Demotic (Egyptian)

The Demotic (Greek according to Herodotus: δημοτιχά, popularly known ) is a derived from the hieratic writing, the BC to 450 AD in ancient Egypt was the application of about 650 and is written from right to left. It was used as italics mainly for the demotic language in which it was also possible that the demotic writing of texts from other periods was used.

Epochs of the demotic script

  • Early Demotic script: 650 BC to 320 BC ( independent Egyptian epoch)
  • Means Demotic script: 320 BC to 30 BC ( Ptolemaic period )
  • Late Demotic script: 30 BC to 450 AD ( Roman period )

Demotic script

Herodotus coined the term " Demotic " as a popular form next to the hieratic and hieroglyphic writing, in Porphyry, however, is from the " epistolographischen Magazine" the speech, which is an exact translation of the Egyptian word for demotic. The writing is difficult to read because it contains many similar characters and ligatures. Also, the initial shape changed quickly and individually.

In the system, it resembles the Egyptian hieroglyphic writing. There are phonograms ( single and multiple consonants ), where - unlike the hieroglyphs - some of the Einkonsonantenzeichen have special forms in word-initial. Unlike some of the hieroglyphic phonograms can also stand for vowels, so especially in the case of foreign words in Demotic. We used this as the consonants w and for letters of u and o and the consonant j also for the posting of i Next there Determinative and word signs, many of which are formed by the merger of original character sequences in older Egyptian fonts.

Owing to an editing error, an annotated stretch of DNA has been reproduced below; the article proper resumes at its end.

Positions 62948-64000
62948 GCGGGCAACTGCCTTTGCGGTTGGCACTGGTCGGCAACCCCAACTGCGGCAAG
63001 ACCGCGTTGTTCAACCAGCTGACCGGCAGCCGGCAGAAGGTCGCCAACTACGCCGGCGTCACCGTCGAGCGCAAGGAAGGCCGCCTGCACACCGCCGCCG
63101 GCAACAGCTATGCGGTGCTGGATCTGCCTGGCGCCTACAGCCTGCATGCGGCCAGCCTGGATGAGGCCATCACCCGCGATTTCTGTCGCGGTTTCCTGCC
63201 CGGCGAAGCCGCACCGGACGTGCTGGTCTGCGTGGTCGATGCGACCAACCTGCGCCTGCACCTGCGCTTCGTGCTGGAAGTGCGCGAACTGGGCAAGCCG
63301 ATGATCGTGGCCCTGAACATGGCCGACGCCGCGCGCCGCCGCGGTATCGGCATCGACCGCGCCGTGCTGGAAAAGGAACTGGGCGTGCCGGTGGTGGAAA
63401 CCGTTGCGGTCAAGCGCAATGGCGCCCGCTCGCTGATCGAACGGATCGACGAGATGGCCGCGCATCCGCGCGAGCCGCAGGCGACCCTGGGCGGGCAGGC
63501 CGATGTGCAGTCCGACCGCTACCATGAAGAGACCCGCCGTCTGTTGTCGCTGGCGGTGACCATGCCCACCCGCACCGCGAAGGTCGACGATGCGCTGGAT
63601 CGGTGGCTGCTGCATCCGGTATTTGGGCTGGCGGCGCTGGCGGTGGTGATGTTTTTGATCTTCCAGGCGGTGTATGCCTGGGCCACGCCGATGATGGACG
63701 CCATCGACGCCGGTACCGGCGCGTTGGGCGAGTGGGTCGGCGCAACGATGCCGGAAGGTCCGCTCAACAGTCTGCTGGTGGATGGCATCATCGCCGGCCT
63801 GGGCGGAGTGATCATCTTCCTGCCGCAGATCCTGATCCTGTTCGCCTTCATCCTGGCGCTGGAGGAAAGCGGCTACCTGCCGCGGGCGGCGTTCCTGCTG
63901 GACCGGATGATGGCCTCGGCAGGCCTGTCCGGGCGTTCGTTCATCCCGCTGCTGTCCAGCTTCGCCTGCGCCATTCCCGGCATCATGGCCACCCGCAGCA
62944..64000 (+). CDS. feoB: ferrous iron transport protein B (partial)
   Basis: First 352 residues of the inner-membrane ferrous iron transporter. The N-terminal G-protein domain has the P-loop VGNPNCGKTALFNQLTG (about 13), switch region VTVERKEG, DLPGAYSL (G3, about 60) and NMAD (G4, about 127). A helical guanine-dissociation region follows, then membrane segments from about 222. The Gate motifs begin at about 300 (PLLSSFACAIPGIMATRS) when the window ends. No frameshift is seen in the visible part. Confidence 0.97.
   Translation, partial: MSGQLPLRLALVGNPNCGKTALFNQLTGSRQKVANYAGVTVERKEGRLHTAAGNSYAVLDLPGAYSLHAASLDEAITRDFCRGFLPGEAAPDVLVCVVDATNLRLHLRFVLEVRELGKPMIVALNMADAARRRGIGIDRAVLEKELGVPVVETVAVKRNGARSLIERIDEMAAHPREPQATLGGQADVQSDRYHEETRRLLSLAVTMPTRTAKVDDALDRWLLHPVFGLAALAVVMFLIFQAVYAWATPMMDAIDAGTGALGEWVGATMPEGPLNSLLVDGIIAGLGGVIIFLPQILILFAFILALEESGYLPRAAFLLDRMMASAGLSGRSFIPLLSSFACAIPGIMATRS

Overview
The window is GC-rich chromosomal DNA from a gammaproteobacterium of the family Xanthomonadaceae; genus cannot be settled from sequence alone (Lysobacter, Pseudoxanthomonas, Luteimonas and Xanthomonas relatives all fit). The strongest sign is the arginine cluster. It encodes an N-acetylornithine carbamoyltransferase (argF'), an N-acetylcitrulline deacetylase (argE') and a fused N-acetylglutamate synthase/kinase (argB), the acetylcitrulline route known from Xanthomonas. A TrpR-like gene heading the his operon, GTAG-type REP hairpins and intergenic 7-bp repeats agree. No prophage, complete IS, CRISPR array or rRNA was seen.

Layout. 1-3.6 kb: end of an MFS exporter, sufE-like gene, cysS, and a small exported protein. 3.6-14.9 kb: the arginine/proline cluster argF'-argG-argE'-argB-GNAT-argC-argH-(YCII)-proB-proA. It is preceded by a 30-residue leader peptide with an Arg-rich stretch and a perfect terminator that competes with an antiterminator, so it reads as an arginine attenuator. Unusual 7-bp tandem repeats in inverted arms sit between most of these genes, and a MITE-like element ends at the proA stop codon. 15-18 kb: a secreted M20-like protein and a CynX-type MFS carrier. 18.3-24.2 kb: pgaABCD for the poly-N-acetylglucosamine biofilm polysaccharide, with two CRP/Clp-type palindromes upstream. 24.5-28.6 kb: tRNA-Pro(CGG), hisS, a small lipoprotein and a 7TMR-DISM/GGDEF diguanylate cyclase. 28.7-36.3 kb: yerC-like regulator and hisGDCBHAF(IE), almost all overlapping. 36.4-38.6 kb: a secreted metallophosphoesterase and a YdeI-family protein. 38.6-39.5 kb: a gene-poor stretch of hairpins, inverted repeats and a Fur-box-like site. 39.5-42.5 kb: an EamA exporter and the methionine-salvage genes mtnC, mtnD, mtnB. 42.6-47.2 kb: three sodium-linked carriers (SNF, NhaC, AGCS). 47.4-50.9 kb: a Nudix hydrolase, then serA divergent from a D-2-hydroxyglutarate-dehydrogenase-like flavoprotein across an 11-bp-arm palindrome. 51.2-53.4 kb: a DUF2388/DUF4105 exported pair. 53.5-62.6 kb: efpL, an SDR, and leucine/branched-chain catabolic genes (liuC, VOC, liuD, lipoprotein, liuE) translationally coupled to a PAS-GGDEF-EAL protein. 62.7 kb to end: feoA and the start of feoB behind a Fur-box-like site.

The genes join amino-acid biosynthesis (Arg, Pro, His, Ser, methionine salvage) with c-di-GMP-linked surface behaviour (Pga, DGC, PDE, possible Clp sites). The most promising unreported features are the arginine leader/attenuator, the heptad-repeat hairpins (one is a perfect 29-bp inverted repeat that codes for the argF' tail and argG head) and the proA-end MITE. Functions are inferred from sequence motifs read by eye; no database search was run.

The number of distinct character shapes has not yet been precisely determined, but is at most a few hundred; many of the character shapes are ambiguous because they are due to different hieroglyphic models. In Roman times, the use of alphabetic characters will be extended, thereby reducing the sign inventory.

Even among the Romans disappeared as the Demotic writing in administration, where now prevailed Greek. Demotic was used almost only in the private and religious sector. The demotic character L for years, but which is then combined with Greek letters for the year still appears on the minted in Alexandria until the monetary reform of Diocletian coins.

With the Christianization of Egypt in the 3rd and 4th centuries, the relatively complicated demotic script was replaced by a new, much lighter alphabetic writing, which was derived from the Greek alphabet and extended by a few characters demotic origin to denote typical Egyptian sounds can. The demotic writing died out and fell into oblivion until they learned to decipher in the 19th century again.